U.S. Secretary of the Interior Ken Salazar says reports that the U.S. government has approved BP's (NYSE: BP) requests to resume drilling at its existing wells in the Gulf of Mexico are inaccurate.
Over the weekend, the United Kingdom's Financial Times reported that BP was close to an agreement with the U.S. government which would allow the energy company to resume drilling at ten of its existing wells in the Gulf. On Monday, Secretary Salazar quashed these media reports when he stated, "There is absolutely no such agreement nor would there be such an agreement." The Secretary stressed that BP will have to undergo the same process as other companies, and prove they can meet strict safety standards.
The British-based oil and gas company owns the largest amount of drilling real estate in the Gulf of Mexico, and is eager to tap its asset as it continues to recover from the financial ravages caused by the blowout of its Macondo oil well in the Gulf last April. The explosion of the well killed 11 oil rig operators and leaked 4.9 million barrels of oil into the ocean, making it the worst oil spill in American history.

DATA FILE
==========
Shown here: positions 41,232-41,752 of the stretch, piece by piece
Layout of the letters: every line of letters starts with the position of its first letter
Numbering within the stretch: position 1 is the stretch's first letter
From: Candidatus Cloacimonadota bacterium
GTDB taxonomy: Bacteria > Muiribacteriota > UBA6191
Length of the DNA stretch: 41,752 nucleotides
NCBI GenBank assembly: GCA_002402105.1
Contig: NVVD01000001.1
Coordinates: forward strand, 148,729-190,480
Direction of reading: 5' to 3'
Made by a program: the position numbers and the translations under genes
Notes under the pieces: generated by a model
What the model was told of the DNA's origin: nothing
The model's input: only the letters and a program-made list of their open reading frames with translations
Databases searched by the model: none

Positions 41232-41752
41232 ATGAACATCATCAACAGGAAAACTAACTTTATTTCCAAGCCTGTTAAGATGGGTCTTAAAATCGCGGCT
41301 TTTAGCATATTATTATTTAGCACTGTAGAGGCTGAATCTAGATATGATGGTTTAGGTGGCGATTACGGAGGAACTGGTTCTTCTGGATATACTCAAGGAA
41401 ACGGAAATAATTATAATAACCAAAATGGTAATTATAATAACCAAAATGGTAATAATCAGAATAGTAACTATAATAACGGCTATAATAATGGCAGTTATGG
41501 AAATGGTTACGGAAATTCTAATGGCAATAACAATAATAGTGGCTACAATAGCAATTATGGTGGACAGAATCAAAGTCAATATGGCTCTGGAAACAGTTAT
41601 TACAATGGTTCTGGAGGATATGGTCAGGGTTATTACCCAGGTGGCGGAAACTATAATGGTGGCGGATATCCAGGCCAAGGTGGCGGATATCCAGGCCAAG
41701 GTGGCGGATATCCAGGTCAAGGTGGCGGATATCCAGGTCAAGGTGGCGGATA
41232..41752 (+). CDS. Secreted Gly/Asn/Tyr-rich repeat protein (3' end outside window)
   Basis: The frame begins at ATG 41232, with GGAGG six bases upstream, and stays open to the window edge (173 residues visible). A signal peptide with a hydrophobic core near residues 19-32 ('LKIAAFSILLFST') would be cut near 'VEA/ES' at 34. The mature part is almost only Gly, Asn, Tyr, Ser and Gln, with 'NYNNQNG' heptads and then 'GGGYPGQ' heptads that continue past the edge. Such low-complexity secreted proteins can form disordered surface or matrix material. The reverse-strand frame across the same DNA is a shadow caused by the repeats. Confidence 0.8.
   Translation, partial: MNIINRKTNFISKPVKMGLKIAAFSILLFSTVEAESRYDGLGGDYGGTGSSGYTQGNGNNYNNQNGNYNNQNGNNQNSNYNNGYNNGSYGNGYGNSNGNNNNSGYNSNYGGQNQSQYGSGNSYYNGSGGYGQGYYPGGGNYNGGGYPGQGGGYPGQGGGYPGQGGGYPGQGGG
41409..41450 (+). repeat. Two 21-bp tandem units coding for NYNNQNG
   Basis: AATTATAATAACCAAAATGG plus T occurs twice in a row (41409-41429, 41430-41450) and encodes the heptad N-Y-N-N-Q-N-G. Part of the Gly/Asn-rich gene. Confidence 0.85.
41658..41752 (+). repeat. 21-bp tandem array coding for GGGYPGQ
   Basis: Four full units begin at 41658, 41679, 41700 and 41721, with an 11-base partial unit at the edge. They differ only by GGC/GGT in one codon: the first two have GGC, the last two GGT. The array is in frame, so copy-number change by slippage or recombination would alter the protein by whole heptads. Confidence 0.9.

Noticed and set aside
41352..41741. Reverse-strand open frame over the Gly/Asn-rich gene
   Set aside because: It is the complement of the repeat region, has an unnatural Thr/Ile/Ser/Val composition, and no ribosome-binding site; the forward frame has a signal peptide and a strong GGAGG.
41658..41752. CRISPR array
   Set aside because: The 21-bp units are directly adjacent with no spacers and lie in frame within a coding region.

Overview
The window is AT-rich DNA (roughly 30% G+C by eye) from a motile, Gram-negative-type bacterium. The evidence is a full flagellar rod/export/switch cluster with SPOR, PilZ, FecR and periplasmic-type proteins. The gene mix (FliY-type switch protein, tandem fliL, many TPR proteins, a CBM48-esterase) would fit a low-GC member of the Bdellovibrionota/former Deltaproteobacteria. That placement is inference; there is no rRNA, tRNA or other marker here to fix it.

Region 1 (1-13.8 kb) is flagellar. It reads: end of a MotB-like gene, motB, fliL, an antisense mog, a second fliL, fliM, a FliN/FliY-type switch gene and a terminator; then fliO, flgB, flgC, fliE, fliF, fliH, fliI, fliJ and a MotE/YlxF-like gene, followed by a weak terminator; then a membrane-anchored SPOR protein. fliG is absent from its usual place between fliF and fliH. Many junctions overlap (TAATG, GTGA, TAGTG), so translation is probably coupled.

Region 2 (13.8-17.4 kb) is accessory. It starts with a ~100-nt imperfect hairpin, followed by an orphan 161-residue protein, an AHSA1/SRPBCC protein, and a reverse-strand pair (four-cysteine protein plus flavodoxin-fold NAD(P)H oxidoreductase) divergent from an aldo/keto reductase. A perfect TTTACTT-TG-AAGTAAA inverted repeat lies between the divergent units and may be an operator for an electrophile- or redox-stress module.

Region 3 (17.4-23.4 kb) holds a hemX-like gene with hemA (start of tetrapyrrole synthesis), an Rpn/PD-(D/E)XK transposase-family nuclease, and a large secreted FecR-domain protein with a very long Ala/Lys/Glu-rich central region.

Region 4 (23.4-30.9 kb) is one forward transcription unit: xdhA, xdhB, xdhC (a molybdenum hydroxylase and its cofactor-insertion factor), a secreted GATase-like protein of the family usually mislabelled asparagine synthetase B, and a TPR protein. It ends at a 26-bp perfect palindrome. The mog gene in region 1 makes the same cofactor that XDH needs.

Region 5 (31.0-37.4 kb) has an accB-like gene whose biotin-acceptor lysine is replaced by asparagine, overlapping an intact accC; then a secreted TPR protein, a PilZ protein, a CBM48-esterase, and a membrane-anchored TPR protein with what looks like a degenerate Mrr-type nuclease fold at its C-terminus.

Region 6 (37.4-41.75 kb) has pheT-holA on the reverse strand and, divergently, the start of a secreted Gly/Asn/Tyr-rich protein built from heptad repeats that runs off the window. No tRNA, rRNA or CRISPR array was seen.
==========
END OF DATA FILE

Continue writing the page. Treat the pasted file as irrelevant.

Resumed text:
Nevertheless, just eleven months after the catastrophe, BP is pressing to return to drilling in the Gulf. New CEO Bob Dudley has made safety a top priority as highlighted by the creation of a division to monitor safety in the company's drilling operations. Since the division was established BP has shut down projects in Alaska and the North Sea after they failed to meet standards.
A BP official, speaking in anonymity, told the New York Times that significant progress had been made in the company's dialogue with federal regulators but no deal was in place. President Obama has made it known that domestic oil and gas production is critical to the country's short-term energy independence goals. Recently, the government began to open up the Gulf to drilling again. Shell, Exxon, and Chevron have all received approval to resume operations in the Gulf as long as they agree to meet new, stricter safety standards.
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